Reviews: “Arachnophile”, “Skull Nuggets” and “Day of the Milkman”

“Arachnophile” by Betty Rocksteady
On sale here.

As an arachnophobe, I’ve never found myself asking the question “If I lived in a world of giant, sapient spiders, would I be a bigot?” That is, not until I read this book. And any book that can make you ask such a question must be doing something right.

Connoisseurs of bizarro fiction would no doubt pick this book up expecting to get something odd, and despite it being the story of a man’s temptation to cheat on his wife with a large female arachnid, I found the weirdness of this book pleasingly cohesive. By all accounts, it’s an easy plot to follow with nothing so out-of-place as to be jarring. Some of the bizarro elements (like Alex’s job, or the architecture of their apartment) didn’t feel to me like they’d been explained clearly, but I guess that little bit of confusion is a hallmark of the genre.

I found a few times in the second chapter where the changes of speaker weren’t separated by dialogue breaks, but that could’ve just been an error in the conversion to ebook format. Apart from that, the prose was all tight and just descriptive enough. The climax took a larger step towards horror than the rest of the book did – whether or not you like that is up to you, but I doubt you’d pick up this book without expecting at least a little horror.

Overall, this is a very human story about fidelity, othering, attraction and the alien nature of trying to truly understand another person – all viewed through a lens of surreal, erotic horror. After all, fear and love are opposite sides of the same coin.


“Skull Nuggets” by Amy M. Vaughn
On sale here.

We’ve all heard someone say that depression is “all in your head” at some point or other, but have you ever heard someone follow it up with “Drill a hole in your skull and pour it out”?

Skull Nuggets uses weird fiction to offer a fascinating, unique insight into depression and paranoia, with some of the most fleshed-out and interesting characters I’ve read about in bizarro. As an example, protagonist Robert’s grandmother was made likeable in a single paragraph despite never appearing in the story, purely from description.

But it’s the major players in this work that will make you feel for them, with a combination of believable flaws and semi-cartoonish-yet-also-believable quirks. There was also something satisfying about watching a miserable character toy with the idea that his brain was crawling with bugs that could be exterminated.

It was sometimes hard to instantly tell which character was the POV character at the start of a new chapter, but this wasn’t a huge issue. The research into trepanation was thorough (or at least sounded thorough, which I guess is basically the same thing to any reader not versed in a topic), and there was a strong reverence for yoga, meditation and Eastern religions/mysticism. And it’s always a huge plus when a book aligns with my own interest in lucid dreaming.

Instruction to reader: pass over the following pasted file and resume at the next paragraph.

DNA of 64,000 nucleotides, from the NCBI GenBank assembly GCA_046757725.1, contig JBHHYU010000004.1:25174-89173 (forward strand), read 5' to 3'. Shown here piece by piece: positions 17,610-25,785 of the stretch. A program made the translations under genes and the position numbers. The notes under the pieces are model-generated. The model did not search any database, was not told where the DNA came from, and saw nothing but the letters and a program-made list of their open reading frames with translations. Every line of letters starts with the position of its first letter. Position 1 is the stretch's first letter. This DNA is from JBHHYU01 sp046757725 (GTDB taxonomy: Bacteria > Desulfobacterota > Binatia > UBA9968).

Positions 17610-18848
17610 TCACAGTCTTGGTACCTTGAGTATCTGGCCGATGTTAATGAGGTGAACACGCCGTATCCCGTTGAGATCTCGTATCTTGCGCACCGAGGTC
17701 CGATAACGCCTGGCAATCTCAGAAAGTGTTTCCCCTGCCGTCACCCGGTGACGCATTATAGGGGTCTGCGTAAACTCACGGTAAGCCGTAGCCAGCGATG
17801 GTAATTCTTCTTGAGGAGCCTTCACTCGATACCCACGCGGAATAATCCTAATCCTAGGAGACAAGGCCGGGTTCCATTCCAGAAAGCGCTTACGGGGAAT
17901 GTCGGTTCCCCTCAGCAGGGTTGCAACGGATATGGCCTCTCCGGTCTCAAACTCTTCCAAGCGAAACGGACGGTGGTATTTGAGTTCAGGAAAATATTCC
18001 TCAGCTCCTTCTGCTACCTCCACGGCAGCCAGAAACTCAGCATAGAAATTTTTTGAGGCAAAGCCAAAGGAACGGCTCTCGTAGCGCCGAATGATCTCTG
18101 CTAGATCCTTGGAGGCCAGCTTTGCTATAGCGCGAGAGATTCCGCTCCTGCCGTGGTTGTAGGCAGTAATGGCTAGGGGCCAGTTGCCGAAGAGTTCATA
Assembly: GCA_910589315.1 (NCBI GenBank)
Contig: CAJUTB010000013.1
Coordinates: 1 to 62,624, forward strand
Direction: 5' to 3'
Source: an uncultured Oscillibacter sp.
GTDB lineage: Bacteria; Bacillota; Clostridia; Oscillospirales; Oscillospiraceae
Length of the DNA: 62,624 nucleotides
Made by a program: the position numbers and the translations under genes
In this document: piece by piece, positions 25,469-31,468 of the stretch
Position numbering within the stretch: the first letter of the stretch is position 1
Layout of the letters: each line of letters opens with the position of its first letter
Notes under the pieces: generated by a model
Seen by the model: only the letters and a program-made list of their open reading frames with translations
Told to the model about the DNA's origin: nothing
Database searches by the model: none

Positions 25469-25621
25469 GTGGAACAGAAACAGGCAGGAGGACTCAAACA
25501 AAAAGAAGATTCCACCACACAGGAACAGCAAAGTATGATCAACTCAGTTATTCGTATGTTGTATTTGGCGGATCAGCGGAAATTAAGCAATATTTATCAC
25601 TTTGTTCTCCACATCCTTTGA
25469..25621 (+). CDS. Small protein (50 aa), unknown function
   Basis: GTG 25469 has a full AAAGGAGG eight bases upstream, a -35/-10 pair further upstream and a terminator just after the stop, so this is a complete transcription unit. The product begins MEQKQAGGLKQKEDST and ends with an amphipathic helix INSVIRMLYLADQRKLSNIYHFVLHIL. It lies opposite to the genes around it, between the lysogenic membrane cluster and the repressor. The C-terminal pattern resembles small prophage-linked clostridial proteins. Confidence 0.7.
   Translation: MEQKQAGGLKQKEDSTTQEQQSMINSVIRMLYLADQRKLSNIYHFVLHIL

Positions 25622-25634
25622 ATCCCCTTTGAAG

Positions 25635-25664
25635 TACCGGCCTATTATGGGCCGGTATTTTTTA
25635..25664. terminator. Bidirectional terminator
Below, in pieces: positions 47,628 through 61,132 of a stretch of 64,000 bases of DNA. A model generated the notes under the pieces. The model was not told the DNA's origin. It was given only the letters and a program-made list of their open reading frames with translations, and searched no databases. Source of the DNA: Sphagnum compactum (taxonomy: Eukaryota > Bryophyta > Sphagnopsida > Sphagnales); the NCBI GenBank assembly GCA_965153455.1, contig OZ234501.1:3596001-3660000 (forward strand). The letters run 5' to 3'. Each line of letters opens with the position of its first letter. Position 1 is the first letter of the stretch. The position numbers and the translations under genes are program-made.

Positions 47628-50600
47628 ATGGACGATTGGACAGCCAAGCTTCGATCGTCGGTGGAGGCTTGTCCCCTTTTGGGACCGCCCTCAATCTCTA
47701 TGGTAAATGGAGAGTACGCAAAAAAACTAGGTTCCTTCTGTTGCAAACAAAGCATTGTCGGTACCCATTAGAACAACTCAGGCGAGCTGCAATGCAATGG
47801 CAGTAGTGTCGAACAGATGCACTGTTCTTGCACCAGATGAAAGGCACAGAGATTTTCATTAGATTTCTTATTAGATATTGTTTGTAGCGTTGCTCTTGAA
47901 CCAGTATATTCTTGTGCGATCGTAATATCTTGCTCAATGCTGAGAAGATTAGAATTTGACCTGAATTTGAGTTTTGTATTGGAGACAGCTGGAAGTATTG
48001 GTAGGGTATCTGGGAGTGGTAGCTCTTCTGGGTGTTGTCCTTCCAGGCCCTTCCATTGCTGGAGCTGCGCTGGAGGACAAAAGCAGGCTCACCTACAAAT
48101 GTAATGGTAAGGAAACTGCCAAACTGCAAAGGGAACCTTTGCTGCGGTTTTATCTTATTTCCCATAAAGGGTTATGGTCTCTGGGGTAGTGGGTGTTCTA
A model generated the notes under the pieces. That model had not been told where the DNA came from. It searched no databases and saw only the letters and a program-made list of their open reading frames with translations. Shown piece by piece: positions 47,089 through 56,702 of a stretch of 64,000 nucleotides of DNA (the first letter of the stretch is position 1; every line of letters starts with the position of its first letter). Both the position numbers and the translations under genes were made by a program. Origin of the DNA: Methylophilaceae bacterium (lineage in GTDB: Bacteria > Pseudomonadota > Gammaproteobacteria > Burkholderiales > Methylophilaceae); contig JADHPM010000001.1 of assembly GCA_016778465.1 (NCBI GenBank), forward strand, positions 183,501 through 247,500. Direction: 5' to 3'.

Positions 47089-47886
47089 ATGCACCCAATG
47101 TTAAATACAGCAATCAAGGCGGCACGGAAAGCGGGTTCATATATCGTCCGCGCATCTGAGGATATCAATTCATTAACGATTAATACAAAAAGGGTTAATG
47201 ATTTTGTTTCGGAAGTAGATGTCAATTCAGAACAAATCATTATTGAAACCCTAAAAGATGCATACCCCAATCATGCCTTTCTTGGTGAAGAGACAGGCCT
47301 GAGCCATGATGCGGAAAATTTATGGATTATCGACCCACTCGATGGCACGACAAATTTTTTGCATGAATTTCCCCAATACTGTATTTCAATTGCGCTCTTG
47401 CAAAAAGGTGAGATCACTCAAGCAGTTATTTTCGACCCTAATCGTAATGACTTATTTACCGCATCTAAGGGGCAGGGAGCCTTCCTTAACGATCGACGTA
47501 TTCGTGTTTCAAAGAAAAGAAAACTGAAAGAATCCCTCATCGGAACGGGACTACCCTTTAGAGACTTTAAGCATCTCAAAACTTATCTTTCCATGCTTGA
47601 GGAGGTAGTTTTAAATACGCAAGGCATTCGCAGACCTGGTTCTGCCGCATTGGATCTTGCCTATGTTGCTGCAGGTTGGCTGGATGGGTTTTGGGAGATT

Given the story’s themes of enlightenment and the splashes of hallucinatory craziness, I was hoping for more of a trippy, mind-bending “Gainax ending”. But the novella has a few of its roots in reality, and the ending is a bit more sombre – not entirely happy, but fitting, and reflective enough to help uphold its themes of mental health. It’s not a story about finding a cure, but about learning to accept depression as a part of yourself and discovering how to live with it.

4.5 brain-parasites out of 5.


“Day of the Milkman” by S.T. Cartledge
On sale here.

The world has passed its use-by date, and it’s starting to turn. What exactly it’s turning into is unclear, but humanity’s lone survivor is on a quest to find out.

I found the present-tense third-person narration a little jarring at first – mainly because I don’t see that combination in too many books these days – but I got adjusted to it quickly enough and was in for a wild ride across an ocean of curdling cow-juice. The language is nice and descriptive, and the author does a great job making this fantasy world feel tangible. The world almost is a character of its own, and the sheer scale helps to create a mood of isolation as HiLo sales a vast ocean of nothingness in search of whatever form of companionship the world is willing to give him.

A few dreamlike instances of the protagonist staring his desires in the face (and having them stare back as they try talking sense into him) interrupt the lonesome voyage. For better or worse, the tone and pacing change towards the late-middle of the book, and the protag learns that sometimes a sea of nothingness is better than the alternative. It all culminates in a whimsical, transformative climax reminiscent of scenes from The End of Evangelion, and it leaves the reader with a sense of hope that what was lost will be outshone by what replaces it. 4/5 would milk again.


I write weird and/or wonderful fiction. Find my novels here.

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